A paradigm shift has resulted in sustainability becoming an important value in current society. Companies have been modifying their business model to meet this new value and to satisfy the demands from their stakeholders. In fact, being “green” delivers many benefits for a business. Research studies have shown that environmental innovations and green marketing strategies can boost the economic performance of a company [1
]. Environmental innovations, for instance, such as finding a more efficient application of raw materials, developing a more effective product design process, and converting waste into saleable products, can lower the cost and provide additional revenues. Green marketing strategies, such as launching a green positioned brand and using eco-labels or environmental certificates, can improve a company’s image, reputation, and relationship with consumers. In addition to benefitting economically by being green, companies, more importantly, can minimize the environmental destruction that is caused by their industrial and commercial activities [3
The apparel industry relies heavily on industries such as agriculture, chemical, engineering, design and marketing [4
]. Therefore, there are many opportunities for companies across these different sectors to engage collectively in green business activities. A sustainable apparel business can take actions such as lowering pollution, consuming fewer resources, maintaining a safe workplace, and promoting non-toxic and durable quality products for consumer well-being [5
]. Consumer awareness and demand have stimulated the eco-friendly apparel market growth. Such clothes are made from recycled materials or otherwise produced by methods that are not harmful to the environment, such as using cotton grown without the use of pesticides [7
However, despite the efforts companies have taken to be green in response to the need and growth of environmentally conscious consumers, falling sales of eco-products have been observed in the U.S. market [8
]. Some eco-apparel lines have even failed [10
]. Several barriers to eco-friendly apparel acquisition have been identified by consumers, such as “higher price range,” “lack of knowledge”, “uncertainty of quality”, “trust of the company”, and “availability of products” [12
]. These barriers exist across product categories [9
], and this may reflect the fact that many companies have failed to develop efficient green marketing strategies and to transform their environmental innovations into a competitive advantage. Due to the unique attributes of eco-products, scholars in sustainability marketing have underscored the need to re-examine consumer behavior toward specific eco-products in order to develop an effective marketing mix [13
Several studies have been conducted to examine consumers’ value and motivation behind sustainable apparel consumption [14
]. Building upon the insightful findings provided by those studies, the researchers of this study seek to move forward to examine consumer attitude of the subgroups to answer the question of whether a difference may exist between male and female consumers in sustainable apparel consumption. Research studies have found that men and women exhibit diverse levels of environmental concern and attitude. In general, women showed a more positive attitude or higher environmental concerns compared to men [17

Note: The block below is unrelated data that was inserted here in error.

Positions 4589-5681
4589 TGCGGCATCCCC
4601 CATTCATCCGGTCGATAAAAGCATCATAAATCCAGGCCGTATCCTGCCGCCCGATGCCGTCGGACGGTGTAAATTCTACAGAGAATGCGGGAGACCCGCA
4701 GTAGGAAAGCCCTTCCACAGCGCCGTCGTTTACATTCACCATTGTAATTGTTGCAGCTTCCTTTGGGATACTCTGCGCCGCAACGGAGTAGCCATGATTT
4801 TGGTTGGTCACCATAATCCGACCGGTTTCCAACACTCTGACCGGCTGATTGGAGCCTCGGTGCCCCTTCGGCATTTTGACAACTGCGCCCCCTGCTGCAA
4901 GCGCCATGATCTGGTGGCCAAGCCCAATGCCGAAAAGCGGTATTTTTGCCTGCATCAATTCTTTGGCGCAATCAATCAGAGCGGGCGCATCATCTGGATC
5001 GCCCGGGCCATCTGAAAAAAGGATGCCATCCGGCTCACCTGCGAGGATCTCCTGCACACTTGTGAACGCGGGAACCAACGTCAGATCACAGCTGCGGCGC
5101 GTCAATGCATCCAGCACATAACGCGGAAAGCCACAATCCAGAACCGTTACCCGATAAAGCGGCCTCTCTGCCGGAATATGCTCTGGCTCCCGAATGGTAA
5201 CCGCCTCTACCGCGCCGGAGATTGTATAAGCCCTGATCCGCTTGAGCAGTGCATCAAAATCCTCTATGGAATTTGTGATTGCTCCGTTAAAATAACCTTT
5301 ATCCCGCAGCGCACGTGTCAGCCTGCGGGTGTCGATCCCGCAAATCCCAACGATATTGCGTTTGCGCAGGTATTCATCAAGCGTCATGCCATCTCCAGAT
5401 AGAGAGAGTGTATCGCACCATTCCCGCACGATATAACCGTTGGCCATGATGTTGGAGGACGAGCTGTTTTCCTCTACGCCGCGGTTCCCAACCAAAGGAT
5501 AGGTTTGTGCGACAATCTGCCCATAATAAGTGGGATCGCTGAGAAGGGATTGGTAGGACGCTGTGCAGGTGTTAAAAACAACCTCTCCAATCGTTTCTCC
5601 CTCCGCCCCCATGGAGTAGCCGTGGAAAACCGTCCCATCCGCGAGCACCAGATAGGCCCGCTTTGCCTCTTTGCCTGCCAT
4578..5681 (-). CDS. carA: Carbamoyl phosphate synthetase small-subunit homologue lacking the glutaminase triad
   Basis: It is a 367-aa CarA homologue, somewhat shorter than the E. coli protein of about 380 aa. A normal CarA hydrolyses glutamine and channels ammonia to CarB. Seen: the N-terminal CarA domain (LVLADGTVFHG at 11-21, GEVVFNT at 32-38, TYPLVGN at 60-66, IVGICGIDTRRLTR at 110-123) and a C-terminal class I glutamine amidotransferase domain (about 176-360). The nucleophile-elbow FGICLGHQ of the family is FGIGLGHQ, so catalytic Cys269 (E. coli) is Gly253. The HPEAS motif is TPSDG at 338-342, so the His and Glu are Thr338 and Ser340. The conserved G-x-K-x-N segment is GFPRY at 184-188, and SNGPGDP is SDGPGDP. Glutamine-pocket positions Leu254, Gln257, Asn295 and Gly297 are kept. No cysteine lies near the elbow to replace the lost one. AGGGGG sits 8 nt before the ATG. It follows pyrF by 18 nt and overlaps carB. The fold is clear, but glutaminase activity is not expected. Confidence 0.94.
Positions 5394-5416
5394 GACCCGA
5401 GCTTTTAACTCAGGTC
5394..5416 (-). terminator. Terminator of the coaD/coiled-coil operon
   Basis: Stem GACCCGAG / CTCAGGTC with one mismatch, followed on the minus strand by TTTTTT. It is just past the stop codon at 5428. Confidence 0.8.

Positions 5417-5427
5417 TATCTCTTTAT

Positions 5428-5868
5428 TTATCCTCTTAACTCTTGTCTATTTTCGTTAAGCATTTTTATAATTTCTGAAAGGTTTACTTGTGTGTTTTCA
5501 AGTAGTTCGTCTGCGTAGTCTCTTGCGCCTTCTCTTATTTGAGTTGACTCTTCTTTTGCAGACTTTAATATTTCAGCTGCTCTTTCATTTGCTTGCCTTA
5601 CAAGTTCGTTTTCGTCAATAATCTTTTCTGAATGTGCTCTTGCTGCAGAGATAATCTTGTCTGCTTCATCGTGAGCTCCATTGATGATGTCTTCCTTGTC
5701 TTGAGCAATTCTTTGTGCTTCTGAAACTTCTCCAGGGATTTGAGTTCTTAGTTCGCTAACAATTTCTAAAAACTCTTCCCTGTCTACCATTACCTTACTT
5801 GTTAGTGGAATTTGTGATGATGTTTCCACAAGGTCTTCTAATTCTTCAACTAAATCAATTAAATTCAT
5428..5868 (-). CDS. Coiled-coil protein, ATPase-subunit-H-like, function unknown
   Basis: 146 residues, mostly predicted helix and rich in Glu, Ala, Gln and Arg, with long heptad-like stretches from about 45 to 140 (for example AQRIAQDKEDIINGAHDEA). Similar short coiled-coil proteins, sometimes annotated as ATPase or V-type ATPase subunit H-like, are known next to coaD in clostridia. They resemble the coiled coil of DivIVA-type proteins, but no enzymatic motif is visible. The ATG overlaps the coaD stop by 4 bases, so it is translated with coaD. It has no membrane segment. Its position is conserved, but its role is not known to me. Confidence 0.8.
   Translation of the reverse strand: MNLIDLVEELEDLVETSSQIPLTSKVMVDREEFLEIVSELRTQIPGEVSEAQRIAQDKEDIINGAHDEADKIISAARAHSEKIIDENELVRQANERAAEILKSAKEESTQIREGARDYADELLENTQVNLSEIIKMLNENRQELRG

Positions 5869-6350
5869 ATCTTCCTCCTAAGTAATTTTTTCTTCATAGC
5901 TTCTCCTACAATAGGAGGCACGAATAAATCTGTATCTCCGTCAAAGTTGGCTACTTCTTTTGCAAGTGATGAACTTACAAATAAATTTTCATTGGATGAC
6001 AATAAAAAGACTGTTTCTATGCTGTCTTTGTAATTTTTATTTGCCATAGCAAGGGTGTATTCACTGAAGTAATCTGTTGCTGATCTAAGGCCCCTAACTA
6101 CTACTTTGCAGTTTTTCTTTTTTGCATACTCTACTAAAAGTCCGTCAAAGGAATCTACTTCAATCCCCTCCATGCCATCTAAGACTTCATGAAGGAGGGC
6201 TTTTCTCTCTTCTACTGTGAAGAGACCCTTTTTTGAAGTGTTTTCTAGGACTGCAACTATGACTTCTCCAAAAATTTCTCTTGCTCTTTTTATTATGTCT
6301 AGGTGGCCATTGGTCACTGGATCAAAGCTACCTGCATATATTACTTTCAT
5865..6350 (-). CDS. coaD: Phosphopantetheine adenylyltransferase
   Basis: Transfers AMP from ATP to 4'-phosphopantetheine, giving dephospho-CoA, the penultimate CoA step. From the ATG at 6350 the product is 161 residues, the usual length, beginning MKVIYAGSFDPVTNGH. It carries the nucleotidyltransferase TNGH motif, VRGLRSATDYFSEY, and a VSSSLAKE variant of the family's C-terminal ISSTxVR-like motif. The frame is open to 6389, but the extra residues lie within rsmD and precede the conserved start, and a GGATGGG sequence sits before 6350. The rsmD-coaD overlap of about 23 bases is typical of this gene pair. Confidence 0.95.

]. However, an eco-focused outdoor brand indicated that its customers consist of roughly 50% men and 50% women [21
]. Thus, in order to examine the discrepancy and help marketers understand what motivates consumers’ patronage behavior so that they can communicate with their target segments more efficiently, the purpose of this study is to investigate gender-based distinctions in attitudes in the specific context of sustainable apparel consumption. A model with three indicators, self-identity and two motivational variables (cognitive and affective involvement), was developed in this study to examine the U.S. consumers’ patronage intention. The rationales of the relations among the variables are presented in the following sections.
While eco-friendly apparel is made available in current markets [71
], its promotion has been recognized to be challenging [12
]. This study examined the characteristics of eco-friendly apparel consumers and how gender differences affect the consumer’s patronage intention. The findings of the study showed that consumers’ environmentally conscious self-identity is an important antecedent which can increase their involvement with eco-friendly apparel (H1a
). As suggested by Eisler et al. [17
], personal values are important determinants of a person’s involvement. The present study not only confirmed this proposition but also moved the examination further to the RPII’s sub-constructs of cognitive and affective involvement. The findings indicated that there is a positive relationship between consumers’ green self-identity and their cognitive and affective involvements toward eco-friendly apparel. That is, an environmentally conscious consumer is more likely to appreciate the green attributes of eco-friendly apparel and also have affective attachments with the products. This is true of both male and female consumers.
While a green self-identity seems to be a promising indicator of involvement across genders, its direct influence on consumers’ patronage intention is different between men and women (H2